The QuarantineEvents database is an SQLite database at ~/Library/Preferences/com.apple.LaunchServices.QuarantineEventsV2. There appears to be no system-level equivalent, so each user is only able to access details of their own quarantine events, not those of other users. At no time does macOS appear to perform any maintenance or checks on that database. If a quarantine flag bearing a UUID reference is removed, that entry should also be removed from the database, but macOS doesn’t appear to check that it is, nor does it scan through database entries to check whether their quarantine flags still exist.

When an app or other executable is run, its quarantine xattr is checked before opening. If the executable code hasn’t been cleared previously by a full Gatekeeper check, that is deemed to be its first run, and a full check is performed. If that is successful, the quarantine value on all checked executable code is changed from (for example)
00000000 10000011 = 83
00000000 11000011 = C3
Subsequent attempts to run that code are then no longer blocked for the first run Gatekeeper check to be performed. Successful completion of that first run check doesn’t alter the quarantine xattrs attached to non-executable files within an app bundle, though.

Earlier versions of macOS have used other bits in the quarantine value too. For example, in Sierra and earlier an app which has passed first run and been successfully opened could end up with a value of
00000000 11100011 = E3
the lower-order bit signifying that the app had also been run. These appear to have fallen into disuse in Mojave.

The QuarantineEvents database contains and retains additional information for these flags, which includes the reason for their attachment in the LSQuarantineType value, which includes:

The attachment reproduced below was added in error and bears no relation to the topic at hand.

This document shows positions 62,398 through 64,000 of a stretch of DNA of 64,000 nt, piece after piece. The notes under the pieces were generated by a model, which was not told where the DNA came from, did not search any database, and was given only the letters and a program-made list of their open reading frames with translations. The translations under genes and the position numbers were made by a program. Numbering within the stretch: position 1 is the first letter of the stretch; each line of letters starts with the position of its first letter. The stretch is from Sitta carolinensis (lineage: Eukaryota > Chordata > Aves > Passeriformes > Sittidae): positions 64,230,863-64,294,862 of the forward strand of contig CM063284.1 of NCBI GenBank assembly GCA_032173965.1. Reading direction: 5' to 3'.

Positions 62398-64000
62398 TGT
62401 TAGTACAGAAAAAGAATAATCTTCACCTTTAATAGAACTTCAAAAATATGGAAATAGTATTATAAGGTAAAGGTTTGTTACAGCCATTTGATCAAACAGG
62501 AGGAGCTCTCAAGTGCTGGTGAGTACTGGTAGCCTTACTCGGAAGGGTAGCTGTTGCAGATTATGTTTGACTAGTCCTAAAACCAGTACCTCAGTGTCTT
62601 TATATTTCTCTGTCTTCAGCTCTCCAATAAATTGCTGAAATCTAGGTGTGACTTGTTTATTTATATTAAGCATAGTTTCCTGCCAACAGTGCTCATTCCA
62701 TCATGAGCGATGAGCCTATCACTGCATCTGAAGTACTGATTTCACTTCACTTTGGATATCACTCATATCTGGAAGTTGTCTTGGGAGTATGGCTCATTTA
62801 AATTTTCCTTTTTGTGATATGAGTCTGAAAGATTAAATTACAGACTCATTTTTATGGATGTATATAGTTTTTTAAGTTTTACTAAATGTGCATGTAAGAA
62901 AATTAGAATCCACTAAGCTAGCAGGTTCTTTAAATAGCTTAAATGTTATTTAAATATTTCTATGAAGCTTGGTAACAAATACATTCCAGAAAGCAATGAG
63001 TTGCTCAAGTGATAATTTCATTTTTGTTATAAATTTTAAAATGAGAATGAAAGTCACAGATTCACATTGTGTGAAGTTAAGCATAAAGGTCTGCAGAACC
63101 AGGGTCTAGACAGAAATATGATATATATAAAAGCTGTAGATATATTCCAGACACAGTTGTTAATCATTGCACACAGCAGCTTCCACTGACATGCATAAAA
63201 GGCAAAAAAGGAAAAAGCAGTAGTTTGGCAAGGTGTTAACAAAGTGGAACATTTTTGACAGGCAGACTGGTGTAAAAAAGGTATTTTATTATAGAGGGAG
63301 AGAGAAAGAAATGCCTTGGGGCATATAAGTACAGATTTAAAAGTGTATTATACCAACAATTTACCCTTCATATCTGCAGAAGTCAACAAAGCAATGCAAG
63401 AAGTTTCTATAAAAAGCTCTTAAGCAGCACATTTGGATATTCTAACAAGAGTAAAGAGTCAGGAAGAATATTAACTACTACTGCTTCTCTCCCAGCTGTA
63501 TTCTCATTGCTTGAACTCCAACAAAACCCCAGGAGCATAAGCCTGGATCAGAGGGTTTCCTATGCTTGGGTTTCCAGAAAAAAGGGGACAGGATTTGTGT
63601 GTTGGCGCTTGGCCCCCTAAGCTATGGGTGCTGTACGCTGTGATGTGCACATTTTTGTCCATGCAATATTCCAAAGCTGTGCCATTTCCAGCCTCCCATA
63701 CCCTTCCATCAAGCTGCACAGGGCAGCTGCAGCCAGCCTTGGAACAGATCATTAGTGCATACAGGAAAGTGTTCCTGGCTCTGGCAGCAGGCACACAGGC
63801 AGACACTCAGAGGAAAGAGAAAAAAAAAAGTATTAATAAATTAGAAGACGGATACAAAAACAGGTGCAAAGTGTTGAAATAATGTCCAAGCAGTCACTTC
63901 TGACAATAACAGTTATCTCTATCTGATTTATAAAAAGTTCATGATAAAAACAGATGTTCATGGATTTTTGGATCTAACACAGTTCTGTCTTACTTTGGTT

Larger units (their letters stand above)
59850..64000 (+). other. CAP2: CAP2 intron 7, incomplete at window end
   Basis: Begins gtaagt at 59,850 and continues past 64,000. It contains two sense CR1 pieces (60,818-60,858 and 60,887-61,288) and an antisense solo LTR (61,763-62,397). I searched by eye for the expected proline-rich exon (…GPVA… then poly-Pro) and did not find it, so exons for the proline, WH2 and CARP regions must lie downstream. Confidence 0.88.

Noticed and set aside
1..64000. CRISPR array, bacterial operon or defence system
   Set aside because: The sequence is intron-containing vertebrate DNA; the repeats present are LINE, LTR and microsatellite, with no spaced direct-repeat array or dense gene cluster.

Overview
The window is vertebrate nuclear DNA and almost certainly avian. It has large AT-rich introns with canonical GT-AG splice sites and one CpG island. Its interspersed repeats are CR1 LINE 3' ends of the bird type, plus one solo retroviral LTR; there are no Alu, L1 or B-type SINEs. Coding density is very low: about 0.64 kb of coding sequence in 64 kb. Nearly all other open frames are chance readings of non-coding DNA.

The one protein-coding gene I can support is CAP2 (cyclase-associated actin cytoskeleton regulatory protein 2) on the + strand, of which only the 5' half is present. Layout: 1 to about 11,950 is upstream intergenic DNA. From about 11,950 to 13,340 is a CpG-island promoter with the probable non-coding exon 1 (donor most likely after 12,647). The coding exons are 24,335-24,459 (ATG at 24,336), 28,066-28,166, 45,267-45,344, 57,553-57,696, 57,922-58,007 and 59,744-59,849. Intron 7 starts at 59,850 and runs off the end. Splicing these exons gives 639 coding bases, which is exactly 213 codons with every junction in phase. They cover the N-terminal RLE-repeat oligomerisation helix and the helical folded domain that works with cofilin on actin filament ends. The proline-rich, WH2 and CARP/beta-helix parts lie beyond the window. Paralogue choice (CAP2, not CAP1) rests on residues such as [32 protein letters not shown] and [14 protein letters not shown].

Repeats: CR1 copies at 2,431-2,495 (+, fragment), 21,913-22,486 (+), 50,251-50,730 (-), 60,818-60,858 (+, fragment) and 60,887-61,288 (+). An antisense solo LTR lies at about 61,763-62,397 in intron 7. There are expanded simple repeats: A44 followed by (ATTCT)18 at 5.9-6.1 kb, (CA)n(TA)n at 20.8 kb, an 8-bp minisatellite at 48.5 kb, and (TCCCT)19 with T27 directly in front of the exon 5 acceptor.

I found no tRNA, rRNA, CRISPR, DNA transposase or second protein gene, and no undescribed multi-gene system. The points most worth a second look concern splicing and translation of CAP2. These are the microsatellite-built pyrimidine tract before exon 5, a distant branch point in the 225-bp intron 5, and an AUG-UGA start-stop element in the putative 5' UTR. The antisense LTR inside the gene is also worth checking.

• LSQuarantineTypeWebDownload
  • LSQuarantineTypeEmailAttachment
  • LSQuarantineTypeOtherDownload
  • LSQuarantineTypeInstantMessageAttachment
  • LSQuarantineTypeCalendarEventAttachment
  • LSQuarantineTypeOtherAttachment
  • LSQuarantineTypeSandboxed, which is only attached to documents (see the next article)

each of which is self-explanatory.

In normal circumstances, quarantine xattrs which are attached to apps and other executables remain in place until that app is removed.

Developers who ship apps which are signed or notarized need to check that those will successfully pass through Gatekeeper first run checks before distributing those apps. I have discussed ways of doing this here.

Executable scripts with quarantine flags may not undergo Gatekeeper checks, because most are unsigned. The presence of a quarantine flag on a script therefore normally results in macOS blocking it from running until that flag has been removed. This is an issue to which I will return in the next and concluding article, looking at quarantine for documents and other non-executable files.

Thanks to Jonathan Levin for pointing out that the Gatekeeper mechanism is only triggered by launches from the GUI, not the command line. This is because it’s the framework which checks xattrs at app startup. Gatekeeper checks are normally followed by an XProtect scan looking for known malware signatures. When 10.15’s changes become clearer, I will look again in detail at the steps involved in app startup.

Updated with addition 2240 29 April 2019.